Activision has dominated the extreme sports world, with the likes of Mat Hoffman’s Pro BMX, Shaun Murray’s Wakeboarding and the king of them all, the Tony Hawk’s Pro Skater series. Leaving no sport unturned, they’ve now entered the muddy realm of motocross with MTX Mototrax. Building off of the successful formula in Hawk’s fourth installment, Mototrax offers fans the chance to live the life of a motocross star. And the result is a motocross life to remember.
The game offers players the ability to step into the shoes of one of today’s hottest riders, including Carey Hart, Kenny Bartram and Tommy “The Tomcat” Clowers, or customize a rider of their own. The create-a-rider option offers a good level of customization, with hairstyle, hair and skin color, racing gear and street gear among the available “unique” components. Although it isn’t as comprehensive as some other games with this feature – it’s no Top Spin – the game strikes a good balance between wanting unique characters and wanting to plunge players right into the action.
Once you create your player, you can take your newly created personality into one of three gameplay options. The first is Exhibition mode, which involves racing around the few tracks that are open at the start of the game. The second is Online multiplayer, which supports races with up to eight other people. The third mode, and the one you’ll want to dive right into if you want to open up better bikes and more tracks, is the Career mode.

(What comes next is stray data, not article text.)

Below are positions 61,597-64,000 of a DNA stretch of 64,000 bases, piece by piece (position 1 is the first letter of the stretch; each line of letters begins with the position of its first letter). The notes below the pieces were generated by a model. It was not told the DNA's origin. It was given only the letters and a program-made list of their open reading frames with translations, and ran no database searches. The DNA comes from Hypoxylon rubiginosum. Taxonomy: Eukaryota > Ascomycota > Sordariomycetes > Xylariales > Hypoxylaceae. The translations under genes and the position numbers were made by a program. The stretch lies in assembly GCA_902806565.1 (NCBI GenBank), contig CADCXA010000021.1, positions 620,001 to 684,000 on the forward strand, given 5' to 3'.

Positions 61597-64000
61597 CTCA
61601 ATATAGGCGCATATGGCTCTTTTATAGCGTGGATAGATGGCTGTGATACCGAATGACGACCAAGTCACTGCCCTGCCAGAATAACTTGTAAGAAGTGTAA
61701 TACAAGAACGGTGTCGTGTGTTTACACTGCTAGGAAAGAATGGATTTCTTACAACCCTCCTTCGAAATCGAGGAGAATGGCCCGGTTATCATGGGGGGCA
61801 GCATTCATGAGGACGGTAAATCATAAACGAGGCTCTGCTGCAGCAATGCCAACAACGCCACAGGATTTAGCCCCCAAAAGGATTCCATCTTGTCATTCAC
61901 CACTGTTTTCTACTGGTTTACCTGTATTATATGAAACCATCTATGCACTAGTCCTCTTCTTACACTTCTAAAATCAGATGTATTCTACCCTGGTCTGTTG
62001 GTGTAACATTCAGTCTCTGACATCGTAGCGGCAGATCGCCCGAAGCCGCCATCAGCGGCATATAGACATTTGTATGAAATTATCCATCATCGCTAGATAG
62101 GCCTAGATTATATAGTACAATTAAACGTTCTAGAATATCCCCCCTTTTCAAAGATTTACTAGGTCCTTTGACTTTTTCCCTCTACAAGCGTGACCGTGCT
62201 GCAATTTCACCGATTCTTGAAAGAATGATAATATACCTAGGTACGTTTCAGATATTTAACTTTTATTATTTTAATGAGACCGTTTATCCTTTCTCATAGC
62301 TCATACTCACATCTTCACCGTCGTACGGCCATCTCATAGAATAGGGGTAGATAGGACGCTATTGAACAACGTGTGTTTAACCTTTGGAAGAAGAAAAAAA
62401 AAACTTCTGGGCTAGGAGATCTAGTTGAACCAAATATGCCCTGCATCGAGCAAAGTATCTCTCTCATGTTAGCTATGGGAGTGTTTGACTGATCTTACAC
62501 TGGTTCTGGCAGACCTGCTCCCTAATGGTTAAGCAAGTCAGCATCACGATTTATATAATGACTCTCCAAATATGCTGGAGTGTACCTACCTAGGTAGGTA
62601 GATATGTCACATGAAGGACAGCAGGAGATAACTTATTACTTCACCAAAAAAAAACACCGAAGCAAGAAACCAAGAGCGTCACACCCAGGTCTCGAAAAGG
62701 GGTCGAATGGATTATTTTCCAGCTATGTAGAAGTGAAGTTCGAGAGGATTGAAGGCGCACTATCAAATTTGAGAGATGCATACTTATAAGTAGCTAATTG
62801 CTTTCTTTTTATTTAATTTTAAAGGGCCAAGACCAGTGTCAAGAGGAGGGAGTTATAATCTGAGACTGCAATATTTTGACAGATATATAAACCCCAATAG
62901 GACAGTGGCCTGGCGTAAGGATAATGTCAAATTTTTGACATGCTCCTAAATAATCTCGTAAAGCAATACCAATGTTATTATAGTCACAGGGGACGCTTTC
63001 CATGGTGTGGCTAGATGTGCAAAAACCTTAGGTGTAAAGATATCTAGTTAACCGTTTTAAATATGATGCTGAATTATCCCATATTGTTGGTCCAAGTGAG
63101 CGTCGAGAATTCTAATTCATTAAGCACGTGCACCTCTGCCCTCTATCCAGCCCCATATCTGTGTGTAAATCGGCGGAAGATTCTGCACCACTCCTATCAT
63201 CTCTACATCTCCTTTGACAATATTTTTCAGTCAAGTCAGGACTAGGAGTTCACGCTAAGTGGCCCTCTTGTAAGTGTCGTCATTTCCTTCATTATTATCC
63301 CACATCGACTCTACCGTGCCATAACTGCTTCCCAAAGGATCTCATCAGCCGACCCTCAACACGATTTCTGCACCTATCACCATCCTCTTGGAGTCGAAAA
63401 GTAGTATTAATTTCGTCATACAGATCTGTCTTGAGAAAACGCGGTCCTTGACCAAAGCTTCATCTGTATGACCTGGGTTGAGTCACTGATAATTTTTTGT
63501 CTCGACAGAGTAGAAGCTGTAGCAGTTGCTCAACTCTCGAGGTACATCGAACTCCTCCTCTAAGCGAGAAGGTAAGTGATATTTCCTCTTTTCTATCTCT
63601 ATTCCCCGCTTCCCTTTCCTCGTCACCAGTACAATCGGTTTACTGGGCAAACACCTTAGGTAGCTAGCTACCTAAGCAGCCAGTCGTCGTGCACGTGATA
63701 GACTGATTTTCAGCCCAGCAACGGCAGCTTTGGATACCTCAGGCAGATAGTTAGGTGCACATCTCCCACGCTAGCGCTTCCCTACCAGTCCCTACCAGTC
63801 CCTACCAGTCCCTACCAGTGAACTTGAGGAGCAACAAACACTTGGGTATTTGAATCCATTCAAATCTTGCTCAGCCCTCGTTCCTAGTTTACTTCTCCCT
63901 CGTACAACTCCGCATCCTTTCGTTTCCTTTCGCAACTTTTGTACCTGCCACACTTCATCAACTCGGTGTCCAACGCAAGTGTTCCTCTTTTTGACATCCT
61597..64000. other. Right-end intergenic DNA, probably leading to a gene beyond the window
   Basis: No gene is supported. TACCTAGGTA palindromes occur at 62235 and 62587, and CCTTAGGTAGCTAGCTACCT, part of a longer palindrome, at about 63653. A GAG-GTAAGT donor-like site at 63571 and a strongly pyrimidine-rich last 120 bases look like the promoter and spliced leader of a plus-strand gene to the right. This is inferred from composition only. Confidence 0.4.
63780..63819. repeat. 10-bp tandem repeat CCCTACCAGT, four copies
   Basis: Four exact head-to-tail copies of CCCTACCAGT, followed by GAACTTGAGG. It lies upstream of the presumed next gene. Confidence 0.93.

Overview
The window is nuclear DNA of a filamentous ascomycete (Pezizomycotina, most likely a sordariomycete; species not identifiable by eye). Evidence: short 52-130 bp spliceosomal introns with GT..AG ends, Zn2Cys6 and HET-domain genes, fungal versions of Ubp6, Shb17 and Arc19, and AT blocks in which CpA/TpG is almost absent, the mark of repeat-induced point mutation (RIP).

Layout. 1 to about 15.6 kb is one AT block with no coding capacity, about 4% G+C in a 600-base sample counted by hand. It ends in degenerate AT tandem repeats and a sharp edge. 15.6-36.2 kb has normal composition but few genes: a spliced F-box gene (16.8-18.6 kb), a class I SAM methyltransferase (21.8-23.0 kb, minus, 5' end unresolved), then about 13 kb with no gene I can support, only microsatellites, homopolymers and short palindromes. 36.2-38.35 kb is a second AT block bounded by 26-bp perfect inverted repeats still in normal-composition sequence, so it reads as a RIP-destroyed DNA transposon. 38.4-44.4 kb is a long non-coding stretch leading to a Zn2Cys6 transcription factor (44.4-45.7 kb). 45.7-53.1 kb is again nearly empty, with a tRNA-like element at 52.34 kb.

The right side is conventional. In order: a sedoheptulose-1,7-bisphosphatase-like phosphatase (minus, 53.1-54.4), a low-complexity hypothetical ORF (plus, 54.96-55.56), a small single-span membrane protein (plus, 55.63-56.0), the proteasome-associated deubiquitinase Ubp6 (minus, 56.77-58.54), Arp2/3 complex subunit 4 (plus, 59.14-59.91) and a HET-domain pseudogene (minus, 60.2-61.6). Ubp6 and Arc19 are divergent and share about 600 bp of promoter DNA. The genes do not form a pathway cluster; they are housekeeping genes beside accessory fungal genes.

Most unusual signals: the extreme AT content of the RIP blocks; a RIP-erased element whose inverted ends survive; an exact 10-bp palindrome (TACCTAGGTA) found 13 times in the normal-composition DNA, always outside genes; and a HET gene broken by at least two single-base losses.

When you enter the Career mode, you’re given a PDA in order to keep in touch with your team manager, sponsors and the MX whiz kid, Travis Pastrana. The PDA is a handy device, as it allows you quick access to many different functions. You can keep track of your stats, jump to new events and change your rider options, and it also holds the ever-important save screen. Unlike THPS 4, Mototrax does not prompt you to save after completing an objective, nor does it auto save, so you need to save your progress before you turn the game off.
Your first stop as a rookie will be a free-ride session at Travis’ Compound, the dirt bike equivalent of Dave Mirra’s Camp Woodward. The Compound is one of several free-ride areas in the game and serves as a training ground where you prove yourself worthy to the other riders and to your team. It’s here where you learn new tricks and are given objectives to complete.
Taking a page from THPS 4, Mototrax requires you to talk to people in order to gain objectives, some of which you’ll have to chase down on your bike. Many of the goals are fun and a good way to practice your skills, such as participating in a race or completing a series of tricks. Other objectives can seem pointless and frustrating, leaving the impression that they are just filler. Despite these few rough spots, though, the free-ride areas are expansive, and there is quite a bit of terrain to explore.
As is true with most extreme sports games, the best part about playing is the ability to perform tricks. Racing is all well and good, but when it comes down to it, the adrenaline comes from pulling a string of insane stunts. You begin the game with only a handful of tricks, but as you progress through the ranks, you will open up more. In all, there are more than 100 tricks to be “thrown down” in the game.
The trick system works well and is user friendly, requiring only the push of one of the two available trick buttons in conjunction with a direction on the thumbstick. Similar to most other dirt bike and ATV games, Mototrax allows the bike’s suspension to be pre-loaded, or compressed, before each jump in order to get the right height. Compressing the suspension is essential to maintaining your speed through the rhythm sections and having a smooth ride.